We’d like to think that it doesn’t have to be one or the other, where investing in your children’s lives comes at the expense of ensuring that you are financially independent in the years when you are not actively working to earn a steady income. Here are a few consideration points that can help young Singaporeans to not only get started early, but ensure that they are able to balance supporting both themselves in retirement as well as their families currently.

 

1. Ensure that your healthcare is adequately covered

Without going into a lecture on the importance of insurance coverage, it is an inescapable fact that healthcare expenses will likely form a significant part of your variable costs once you retire.

While there are various schemes from the Government to provide financial assistance for everything from hospitalisation to the costs of disability, some ailments require much longer care and treatment than others.

Ensuring that you have a good enough buffer to cover the costs of these treatments is critical in not eroding away the savings that you have built up over time leading up to your retirement. This is all the more important for younger adults because premiums are more affordable when you start at a younger age, so starting out early can also have some significant cost benefits as well.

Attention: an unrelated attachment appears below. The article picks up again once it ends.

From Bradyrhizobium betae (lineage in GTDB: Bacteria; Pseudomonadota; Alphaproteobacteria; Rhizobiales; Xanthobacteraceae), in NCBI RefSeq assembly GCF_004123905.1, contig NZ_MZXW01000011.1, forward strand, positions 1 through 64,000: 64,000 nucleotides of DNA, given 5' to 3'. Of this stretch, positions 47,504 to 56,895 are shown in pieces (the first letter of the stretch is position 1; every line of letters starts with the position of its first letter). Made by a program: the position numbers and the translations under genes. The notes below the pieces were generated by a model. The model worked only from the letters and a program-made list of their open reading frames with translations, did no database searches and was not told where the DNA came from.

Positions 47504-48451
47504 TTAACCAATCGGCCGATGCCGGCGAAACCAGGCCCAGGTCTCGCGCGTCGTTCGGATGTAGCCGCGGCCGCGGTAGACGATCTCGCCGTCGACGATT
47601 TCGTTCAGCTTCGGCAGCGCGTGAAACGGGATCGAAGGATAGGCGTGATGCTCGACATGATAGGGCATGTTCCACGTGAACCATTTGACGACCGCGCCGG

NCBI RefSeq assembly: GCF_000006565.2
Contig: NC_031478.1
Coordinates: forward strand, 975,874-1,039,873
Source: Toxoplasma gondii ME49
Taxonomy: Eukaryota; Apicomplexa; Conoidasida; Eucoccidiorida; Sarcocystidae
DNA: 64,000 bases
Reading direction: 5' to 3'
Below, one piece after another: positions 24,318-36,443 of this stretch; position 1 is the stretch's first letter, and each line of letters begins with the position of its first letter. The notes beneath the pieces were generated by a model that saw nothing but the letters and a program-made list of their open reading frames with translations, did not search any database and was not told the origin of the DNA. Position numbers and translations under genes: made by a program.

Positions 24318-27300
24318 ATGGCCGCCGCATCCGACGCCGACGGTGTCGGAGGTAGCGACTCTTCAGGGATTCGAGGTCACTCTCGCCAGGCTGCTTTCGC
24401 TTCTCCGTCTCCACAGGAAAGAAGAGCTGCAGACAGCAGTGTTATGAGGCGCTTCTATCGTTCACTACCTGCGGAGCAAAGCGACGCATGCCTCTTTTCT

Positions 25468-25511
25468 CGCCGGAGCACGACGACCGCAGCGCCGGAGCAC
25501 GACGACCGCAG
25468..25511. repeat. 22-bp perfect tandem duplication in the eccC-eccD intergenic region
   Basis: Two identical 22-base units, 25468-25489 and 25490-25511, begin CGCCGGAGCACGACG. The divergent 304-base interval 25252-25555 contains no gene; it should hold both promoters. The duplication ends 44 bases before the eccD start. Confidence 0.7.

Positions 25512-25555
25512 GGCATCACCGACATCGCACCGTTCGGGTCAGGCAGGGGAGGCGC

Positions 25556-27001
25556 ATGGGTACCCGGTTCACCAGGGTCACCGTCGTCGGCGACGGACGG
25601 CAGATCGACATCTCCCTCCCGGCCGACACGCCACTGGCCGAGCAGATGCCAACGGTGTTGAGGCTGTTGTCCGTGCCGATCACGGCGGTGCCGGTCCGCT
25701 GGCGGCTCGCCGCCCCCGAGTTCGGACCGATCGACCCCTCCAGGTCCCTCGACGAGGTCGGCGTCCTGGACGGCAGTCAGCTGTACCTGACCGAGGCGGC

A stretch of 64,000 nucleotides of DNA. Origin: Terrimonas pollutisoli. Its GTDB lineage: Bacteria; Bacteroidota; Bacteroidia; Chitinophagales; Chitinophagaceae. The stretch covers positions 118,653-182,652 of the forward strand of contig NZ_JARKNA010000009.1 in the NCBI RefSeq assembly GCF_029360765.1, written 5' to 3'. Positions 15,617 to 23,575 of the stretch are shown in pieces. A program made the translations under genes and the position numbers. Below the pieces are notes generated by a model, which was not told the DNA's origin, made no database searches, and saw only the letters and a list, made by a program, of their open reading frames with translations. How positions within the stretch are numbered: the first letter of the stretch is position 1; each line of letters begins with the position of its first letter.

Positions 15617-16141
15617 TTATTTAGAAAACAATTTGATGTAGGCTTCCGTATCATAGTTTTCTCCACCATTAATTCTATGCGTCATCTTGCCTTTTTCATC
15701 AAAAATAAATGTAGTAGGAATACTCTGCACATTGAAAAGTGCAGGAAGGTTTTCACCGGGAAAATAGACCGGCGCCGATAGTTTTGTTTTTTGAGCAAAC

2. Start building passive income streams early

Speaking of starting early, growing your money early so that you have a sizeable stream of passive income when you are no longer actively working is another key to ensuring that your kids don’t have to spend too much supporting you when you are older.

Income’s research revealed that the parents surveyed set aside only about 35% of their intended amount ($1,146) monthly, although they perceive to require $3,314 monthly when they retire.

Starting your investing journey early doesn’t have to involve putting in large sums of money in the hopes of growing that sum quickly. We’ve highlighted the benefits of starting with a Regular Savings Plan, which only requires a monthly investment of as low as $100. Coupling this with a suitable endowment plan that is able to provide you with a consistent monthly payout upon maturity can help to ensure that you are not left with less than what you need for your projected monthly expenditure.